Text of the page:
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Sun Jun 21st 2020

My All Flex Start-up Draft

Grading the first half of my newest start-up draft

This week I was invited into an All Flex League with other analysts and fans. I was intrigued by the league format and wanted to be in another league with higher stakes ($105 buy-in) and hyperactive owners.

Here are the league settings. It's a 14-team super-flex league without defenses of kickers. Owners can start no more than two quarterbacks, and the rest of the line-up is all flex positions. Points per passing, rushing, and receiving yards are standard. It's 6 points per touchdown pass and -4 for interceptions and -6 if the interception is a pick-six. It's .5 points per reception and .5 points per first down for running backs and receivers. It's 1 point per reception and 1 point per first down for tight ends.

Payouts look like this: $600 for 1st, $200 for 2nd, $100 for third, $150 for the best regular-season record, $150 for most regular-season points, so there are a lot of ways to win your money back. The unique part is that $200 of the pot is withheld in a rolling jackpot each year. The first team that wins back to back championships wins the jackpot.

Within two days, owners paid their dues, a GroupMe was set up for communication, and the draft started. It's been a blast this week drafting and chatting it up with these guys. I like the team I have put together so far though 10 rounds. Here is a list of the players I drafted, coupled with comments about what I was thinking in each round and why I drafted these players.

1.10 - Dak Prescott

  • I was not committed to drafting a quarterback in the first round but planned to draft one in round two at the latest. In a 14 team league, I knew quarterbacks would get gobbled up pretty fast. Six quarterbacks were drafted in the first round. What surprised me was that Dak was the 5th quarterback taken by me. I have Dak ranked as my #3 quarterback behind Maholmes (who went 1.1) and Lamar Jackson (who went 1.3). Kyler Murray and Deshaun Watson were drafted ahead of Dak at 1.5 and 1.7, respectively. I would have drafted Alvin Kamara or Dalvin Cook ahead of Murray or Watson, but when it was Dak, who fell to 1.10, I had to take him. Dak has improved every year of his young career, is about to sign a new long-term contract, and has among the best wide receivers in the league. Dak protects the ball well, so he will not be punished by the -4 points per interception. Last year he narrowly missed on the fantasy high-water marks of 600 pass attempts (he had 596) and 5000 passing yards (he had 4902), but he hit the fantasy high-water mark of 30 touchdown passes. I believe he will do the same for years to come and was delighted to draft him in the first round.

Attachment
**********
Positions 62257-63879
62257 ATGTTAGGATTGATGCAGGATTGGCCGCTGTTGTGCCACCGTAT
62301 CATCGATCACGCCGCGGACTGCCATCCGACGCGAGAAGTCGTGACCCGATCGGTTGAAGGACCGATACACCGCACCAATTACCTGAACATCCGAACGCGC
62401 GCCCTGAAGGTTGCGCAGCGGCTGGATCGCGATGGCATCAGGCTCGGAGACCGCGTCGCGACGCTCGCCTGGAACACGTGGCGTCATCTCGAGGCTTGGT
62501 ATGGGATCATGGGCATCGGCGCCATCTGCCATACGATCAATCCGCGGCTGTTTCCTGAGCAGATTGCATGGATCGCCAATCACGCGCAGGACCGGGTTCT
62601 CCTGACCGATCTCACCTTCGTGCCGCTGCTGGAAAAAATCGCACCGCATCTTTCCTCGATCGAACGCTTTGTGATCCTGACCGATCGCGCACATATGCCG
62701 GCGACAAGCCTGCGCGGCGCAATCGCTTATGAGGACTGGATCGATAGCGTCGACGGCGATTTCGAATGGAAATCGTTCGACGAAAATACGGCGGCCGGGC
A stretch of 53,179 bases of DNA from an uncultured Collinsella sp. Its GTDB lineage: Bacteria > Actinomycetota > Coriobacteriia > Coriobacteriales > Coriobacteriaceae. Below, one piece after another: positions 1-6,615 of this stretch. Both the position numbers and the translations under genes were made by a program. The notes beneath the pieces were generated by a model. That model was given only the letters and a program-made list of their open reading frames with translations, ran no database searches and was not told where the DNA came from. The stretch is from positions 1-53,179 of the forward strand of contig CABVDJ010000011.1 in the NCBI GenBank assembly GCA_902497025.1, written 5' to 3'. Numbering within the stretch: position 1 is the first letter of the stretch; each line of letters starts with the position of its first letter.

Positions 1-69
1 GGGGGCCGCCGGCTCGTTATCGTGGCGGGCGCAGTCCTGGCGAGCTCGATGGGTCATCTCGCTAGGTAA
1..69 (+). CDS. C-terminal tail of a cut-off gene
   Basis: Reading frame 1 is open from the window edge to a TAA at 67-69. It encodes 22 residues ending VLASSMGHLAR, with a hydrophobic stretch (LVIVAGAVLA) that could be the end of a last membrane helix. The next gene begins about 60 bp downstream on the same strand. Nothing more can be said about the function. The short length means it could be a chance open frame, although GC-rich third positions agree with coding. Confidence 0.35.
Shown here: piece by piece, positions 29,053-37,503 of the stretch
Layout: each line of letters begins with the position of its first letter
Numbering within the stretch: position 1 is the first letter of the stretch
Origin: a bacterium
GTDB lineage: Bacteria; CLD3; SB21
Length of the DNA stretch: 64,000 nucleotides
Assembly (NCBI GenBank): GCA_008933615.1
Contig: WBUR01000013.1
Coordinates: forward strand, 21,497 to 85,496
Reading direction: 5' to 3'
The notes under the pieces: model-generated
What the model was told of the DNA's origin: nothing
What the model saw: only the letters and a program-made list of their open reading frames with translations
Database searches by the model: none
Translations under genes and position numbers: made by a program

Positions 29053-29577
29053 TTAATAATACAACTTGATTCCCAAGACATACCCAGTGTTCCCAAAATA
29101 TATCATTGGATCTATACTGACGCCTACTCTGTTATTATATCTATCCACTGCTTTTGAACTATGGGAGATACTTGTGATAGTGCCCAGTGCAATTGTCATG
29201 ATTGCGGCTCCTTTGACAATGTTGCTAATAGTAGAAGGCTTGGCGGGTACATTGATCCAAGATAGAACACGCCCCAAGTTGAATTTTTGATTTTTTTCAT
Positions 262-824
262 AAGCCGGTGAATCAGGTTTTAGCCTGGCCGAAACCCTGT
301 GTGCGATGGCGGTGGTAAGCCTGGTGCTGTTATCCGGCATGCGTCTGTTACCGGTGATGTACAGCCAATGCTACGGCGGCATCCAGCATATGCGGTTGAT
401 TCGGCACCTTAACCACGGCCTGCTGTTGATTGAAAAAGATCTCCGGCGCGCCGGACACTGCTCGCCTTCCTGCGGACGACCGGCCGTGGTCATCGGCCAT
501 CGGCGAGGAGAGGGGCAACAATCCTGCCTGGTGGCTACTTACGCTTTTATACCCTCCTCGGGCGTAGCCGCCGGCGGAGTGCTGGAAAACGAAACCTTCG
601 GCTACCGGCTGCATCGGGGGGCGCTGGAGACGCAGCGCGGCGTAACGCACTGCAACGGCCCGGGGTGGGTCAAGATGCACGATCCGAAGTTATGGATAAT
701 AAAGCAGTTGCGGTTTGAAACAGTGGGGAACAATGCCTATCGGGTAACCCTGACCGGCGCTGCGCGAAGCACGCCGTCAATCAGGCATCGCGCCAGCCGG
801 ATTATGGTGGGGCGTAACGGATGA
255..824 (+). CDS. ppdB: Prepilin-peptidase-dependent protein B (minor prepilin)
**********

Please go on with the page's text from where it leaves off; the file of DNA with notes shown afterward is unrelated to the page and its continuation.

1.11 - Alvin Kamara

  • Right after I picked Dak, an owner offered me a trade for 1.11. He wanted my 2.5 and 4.5 picks. I considered it but thought it was not worth giving up pick 19 and 47 just to move up 8 spots to pick 11, but I counter-offered, and he accepted. I have the 10th pick in the odd rounds and the 5th pick in the even rounds. I was much more willing to give up, and odd-round pick than an even-round pick because I would only miss out on 8 players between where I would have picked compared to having to watch 18 players go off the board if I traded an even round pick. I countered with this offer: 1.11 for 2.5 and 5.10. He accepted, and I gladly drafted Alvin Kamara. Even more, it has come out in recent weeks about the nagging injuries Kamara dealt with last year. I ultimately believe that was the only reason he finished outside the top-12 running backs last year for the first time in his career. Everyone knows that Kamara has had precisely 81 receptions every year of his career, so I can pencil in 40.5 points this year, and he will see the end-zone far more than he did last year. What's more, I think he will sign a long-term contract with New Orleans and become the focal point of their offense after Brees retires next year (most likely). I had two first-round picks and only had to give up an early 2nd and a late 5th. I was confident that I could fill in the hole that I would miss in the 5th round later in the draft.

3.10 - Kenny Golladay